For many years I have been trying to find a good text editor for writing fiction. I have used Scrivener, Ulysses and others but they seem slow and you always reach the point where you want things to behave differently and you can't.

I have tried Vim and Emacs in the past but didn't go too deep into packages or settings to create the perfect environment. I have tried "Writeroom" modes that make the buffer distraction free but this is just one piece of the puzzle.

The main thing writers need is to organize structure. I find that Ulysses 3 is the closest to getting it right. You write small chunks of text and then you can arrange them in any order you want on a sidebar.

Ulysses showing list of sections and text of selected section

The problem is that it's Mac only and not very programmable.

I am surprised there is no open source option for something like this. Is this possible on Emacs? I have seen sidebars but none allow you to read a bunch of text files and then order in any way you want.

  • 1
    I know it isn't exactly what you are looking for, but how about using LaTeX? If easy reorganisation is what you are looking for, then LaTeX would certainly allow you to play with includes, comment out some sentences, or have them back. Heck, you can even combine it with some version control software to get history of your modifications. Commented Jul 8, 2015 at 8:38
  • @bilbo_pingouin The problem with LaTeX (and Markup, for that matter) is that as a writer you need to see the text as it will appear in print. Text is not spoken language, but written language, and written language is visual. The exact width of the margins may not matter, nor does the font of the final publication, but italics or indentations need to be visible to the writer, because they influence composition. A "writing" software like Ulysses, that does not visualize text styling, is maybe useful for programmers-turned-writers, but not for the common wordsmith.
    – user5645
    Commented Jul 8, 2015 at 10:13
  • @what I'd certainly be in that programmers-turned writers category. Now, the graphical output of your writings DO depend a lot on font, layout, etc. In Latex, you might add all the indent you want and make them appear in your printed text. And it's up to your editor to actually show italic text... in italic. So, you graphically loose a bit with some unnecessary commands here and there, but I would expect that in most fictions that would be somewhat limited. But this is why it was a comment not an answer :-) Commented Jul 8, 2015 at 10:19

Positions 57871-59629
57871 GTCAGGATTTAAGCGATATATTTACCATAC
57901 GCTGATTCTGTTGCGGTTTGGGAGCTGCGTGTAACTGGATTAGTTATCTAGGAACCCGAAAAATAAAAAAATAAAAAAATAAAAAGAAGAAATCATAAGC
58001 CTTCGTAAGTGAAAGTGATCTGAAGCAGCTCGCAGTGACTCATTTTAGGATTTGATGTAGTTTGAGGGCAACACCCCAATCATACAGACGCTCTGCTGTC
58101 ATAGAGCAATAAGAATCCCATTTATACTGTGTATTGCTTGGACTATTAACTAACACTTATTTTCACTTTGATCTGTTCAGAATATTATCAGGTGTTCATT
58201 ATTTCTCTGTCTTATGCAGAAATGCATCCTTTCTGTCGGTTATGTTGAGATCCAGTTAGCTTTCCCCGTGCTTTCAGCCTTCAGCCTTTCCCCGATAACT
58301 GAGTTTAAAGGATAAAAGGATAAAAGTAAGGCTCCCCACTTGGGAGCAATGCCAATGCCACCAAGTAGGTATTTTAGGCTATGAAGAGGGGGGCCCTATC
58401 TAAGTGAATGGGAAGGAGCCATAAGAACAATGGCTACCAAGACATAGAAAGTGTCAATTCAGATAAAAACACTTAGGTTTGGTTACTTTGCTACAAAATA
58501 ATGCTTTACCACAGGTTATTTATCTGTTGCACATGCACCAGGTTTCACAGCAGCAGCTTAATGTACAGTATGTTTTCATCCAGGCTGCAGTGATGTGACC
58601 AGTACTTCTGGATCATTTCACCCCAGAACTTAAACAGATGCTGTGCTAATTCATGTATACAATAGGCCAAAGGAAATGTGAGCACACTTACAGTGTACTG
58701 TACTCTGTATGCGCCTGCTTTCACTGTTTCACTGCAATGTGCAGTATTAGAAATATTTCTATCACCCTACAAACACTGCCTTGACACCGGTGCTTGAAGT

• I actually wrote my very first stories and novels in Adobe PageMaker, a now defunct desktop publishing software, using a font that I had bought to print my texts in. I designed the page before I wrote the text, much as I would write into a paper notebook, whose format exist before writing. This approach worked, because I wrote (and still write) in a linear fashion, from beginning to end. Basically, writing at a computer was just like writing in an editable notebook for me. I was writing the printed book, not a text that would be printed.
    – user5645
    Commented Jul 8, 2015 at 10:31

4 Answers 4


I recently addressed this question over at the Stackexchange Emacs site, but that post is more geared toward Emacs users. I'll say a couple of things here about general advantages/challenges of this platform for people who might be less familiar with it. As a sidenote, my most recent novel was written using Emacs.


  • Learning Curve : Emacs has a steep learning curve, and most users do a lot of customization of the basic features over time. I'm not a programmer, but a literary person. I started with an unmodified "vanilla Emacs," and struggled. Emacs did not by default even wrap lines--each line just went straight on, right off the screen. If I was starting over today, I'd seriously consider installing one of the amped-up versions that community members create, such as Emacs Prelude, that comes bundled with many commonly used packages. (Perhaps one day I'll make one of these for creative writers, but I'm not there yet.) Even so, Emacs will take time to learn. I didn't feel comfortable with it until I'd been using it heavily every day for about six months (and my general level of computer literacy was improved as a contingent benefit).

  • Text Editing vs. Word Processing : Emacs is a text editor, not a word processor, so it's missing some functionality writers might expect, such as pagination and headers and footers. When I have to communicate with a publisher about what I'm doing, I'll often export my work to .odt (Libreoffice) and then to .doc (Word), which is a little inconvenient, but I put up with it.


  • org-mode : This is an Emacs mode for organizing lists, and it's the reason I tried Emacs out in the first place. It works beautifully for large, complex manuscripts because it allows you to create heirarchies, all in plain text. Here's a screenshot of my environment: Emacs Screenshot